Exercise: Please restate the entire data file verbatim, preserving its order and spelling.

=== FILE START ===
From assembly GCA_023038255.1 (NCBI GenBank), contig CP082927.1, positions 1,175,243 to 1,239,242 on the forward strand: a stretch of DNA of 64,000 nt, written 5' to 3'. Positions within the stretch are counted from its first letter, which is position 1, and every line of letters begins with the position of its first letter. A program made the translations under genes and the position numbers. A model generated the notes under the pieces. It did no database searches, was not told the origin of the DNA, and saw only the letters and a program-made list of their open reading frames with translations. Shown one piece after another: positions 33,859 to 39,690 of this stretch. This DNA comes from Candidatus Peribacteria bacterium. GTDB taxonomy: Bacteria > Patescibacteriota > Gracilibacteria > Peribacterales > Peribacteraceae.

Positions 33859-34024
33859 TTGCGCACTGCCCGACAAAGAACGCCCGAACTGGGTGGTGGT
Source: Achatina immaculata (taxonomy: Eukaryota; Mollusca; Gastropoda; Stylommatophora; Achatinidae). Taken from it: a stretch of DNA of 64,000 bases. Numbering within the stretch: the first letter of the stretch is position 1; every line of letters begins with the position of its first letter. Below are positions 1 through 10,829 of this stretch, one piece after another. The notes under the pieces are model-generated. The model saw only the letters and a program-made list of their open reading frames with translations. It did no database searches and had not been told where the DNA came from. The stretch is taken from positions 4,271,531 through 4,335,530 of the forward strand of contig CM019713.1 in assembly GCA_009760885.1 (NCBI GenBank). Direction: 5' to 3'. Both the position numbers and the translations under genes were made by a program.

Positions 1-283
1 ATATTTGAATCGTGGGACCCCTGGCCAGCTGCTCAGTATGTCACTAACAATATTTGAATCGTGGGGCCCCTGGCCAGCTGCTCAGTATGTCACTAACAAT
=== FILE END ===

From assembly GCA_023038255.1 (NCBI GenBank), contig CP082927.1, positions 1,175,243 to 1,239,242 on the forward strand: a stretch of DNA of 64,000 nt, written 5' to 3'. Positions within the stretch are counted from its first letter, which is position 1, and every line of letters begins with the position of its first letter. A program made the translations under genes and the position numbers. A model generated the notes under the pieces. It did no database searches, was not told the origin of the DNA, and saw only the letters and a program-made list of their open reading frames with translations. Shown one piece after another: positions 33,859 to 39,690 of this stretch. This DNA comes from Candidatus Peribacteria bacterium. GTDB taxonomy: Bacteria > Patescibacteriota > Gracilibacteria > Peribacterales > Peribacteraceae.

Positions 33859-34024
33859 TTGCGCACTGCCCGACAAAGAACGCCCGAACTGGGTGGTGGT
Source: Achatina immaculata (taxonomy: Eukaryota; Mollusca; Gastropoda; Stylommatophora; Achatinidae). Taken from it: a stretch of DNA of 64,000 bases. Numbering within the stretch: the first letter of the stretch is position 1; every line of letters begins with the position of its first letter. Below are positions 1 through 10,829 of this stretch, one piece after another. The notes under the pieces are model-generated. The model saw only the letters and a program-made list of their open reading frames with translations. It did no database searches and had not been told where the DNA came from. The stretch is taken from positions 4,271,531 through 4,335,530 of the forward strand of contig CM019713.1 in assembly GCA_009760885.1 (NCBI GenBank). Direction: 5' to 3'. Both the position numbers and the translations under genes were made by a program.

Positions 1-283
1 ATATTTGAATCGTGGGACCCCTGGCCAGCTGCTCAGTATGTCACTAACAATATTTGAATCGTGGGGCCCCTGGCCAGCTGCTCAGTATGTCACTAACAAT